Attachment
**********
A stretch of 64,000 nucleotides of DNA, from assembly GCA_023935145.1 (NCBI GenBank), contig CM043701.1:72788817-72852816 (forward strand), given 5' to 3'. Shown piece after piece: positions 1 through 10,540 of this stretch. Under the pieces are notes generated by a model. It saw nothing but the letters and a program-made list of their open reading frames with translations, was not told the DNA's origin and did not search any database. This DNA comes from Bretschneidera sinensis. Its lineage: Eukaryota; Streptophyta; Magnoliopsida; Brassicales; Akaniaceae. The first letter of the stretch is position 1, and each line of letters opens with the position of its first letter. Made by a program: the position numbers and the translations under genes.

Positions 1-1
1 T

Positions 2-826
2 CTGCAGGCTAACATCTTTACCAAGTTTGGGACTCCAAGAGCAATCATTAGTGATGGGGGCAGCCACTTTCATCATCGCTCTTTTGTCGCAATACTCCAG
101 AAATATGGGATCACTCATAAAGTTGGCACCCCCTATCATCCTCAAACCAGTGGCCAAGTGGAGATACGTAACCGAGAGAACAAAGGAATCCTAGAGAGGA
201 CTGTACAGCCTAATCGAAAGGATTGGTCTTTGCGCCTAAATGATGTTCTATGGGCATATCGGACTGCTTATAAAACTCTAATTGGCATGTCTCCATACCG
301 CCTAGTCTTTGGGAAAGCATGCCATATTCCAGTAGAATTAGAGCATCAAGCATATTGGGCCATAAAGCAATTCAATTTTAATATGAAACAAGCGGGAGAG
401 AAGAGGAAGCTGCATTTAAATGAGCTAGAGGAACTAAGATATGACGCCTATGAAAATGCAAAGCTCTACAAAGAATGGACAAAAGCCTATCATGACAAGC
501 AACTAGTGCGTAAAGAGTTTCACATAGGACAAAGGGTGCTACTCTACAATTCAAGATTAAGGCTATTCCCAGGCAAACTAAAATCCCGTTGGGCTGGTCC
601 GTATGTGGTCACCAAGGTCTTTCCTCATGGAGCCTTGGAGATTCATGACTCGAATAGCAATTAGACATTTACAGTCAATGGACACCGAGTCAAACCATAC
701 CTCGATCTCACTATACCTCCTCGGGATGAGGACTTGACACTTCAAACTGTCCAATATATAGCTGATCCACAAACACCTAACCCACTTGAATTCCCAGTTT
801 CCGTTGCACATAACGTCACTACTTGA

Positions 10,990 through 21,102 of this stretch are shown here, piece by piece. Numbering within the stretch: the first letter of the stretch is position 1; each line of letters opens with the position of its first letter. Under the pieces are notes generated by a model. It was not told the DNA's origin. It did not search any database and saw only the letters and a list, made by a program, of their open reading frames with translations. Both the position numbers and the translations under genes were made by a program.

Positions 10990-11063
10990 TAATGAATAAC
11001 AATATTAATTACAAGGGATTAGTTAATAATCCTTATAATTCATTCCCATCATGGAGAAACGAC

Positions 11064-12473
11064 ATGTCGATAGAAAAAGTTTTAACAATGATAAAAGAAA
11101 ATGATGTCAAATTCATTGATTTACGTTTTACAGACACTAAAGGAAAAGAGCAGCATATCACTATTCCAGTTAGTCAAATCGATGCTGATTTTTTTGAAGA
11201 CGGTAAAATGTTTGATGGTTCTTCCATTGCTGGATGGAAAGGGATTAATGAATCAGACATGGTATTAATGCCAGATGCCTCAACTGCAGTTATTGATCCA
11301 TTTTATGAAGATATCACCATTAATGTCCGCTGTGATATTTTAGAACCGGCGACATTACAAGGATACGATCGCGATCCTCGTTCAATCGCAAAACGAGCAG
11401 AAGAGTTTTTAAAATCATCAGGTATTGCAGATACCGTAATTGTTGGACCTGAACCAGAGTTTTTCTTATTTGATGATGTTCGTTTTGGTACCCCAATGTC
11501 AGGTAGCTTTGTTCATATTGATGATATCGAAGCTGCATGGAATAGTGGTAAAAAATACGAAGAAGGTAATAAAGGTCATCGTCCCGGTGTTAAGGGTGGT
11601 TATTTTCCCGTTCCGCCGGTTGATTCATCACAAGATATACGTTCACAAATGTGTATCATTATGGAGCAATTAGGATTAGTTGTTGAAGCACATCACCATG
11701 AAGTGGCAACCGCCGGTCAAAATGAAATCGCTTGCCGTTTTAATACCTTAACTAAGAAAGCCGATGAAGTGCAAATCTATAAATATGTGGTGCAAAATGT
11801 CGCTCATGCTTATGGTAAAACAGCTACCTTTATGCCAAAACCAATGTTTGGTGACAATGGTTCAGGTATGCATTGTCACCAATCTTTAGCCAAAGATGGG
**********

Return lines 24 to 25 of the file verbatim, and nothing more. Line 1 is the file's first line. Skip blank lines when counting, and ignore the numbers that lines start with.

11501 AGGTAGCTTTGTTCATATTGATGATATCGAAGCTGCATGGAATAGTGGTAAAAAATACGAAGAAGGTAATAAAGGTCATCGTCCCGGTGTTAAGGGTGGT
11601 TATTTTCCCGTTCCGCCGGTTGATTCATCACAAGATATACGTTCACAAATGTGTATCATTATGGAGCAATTAGGATTAGTTGTTGAAGCACATCACCATG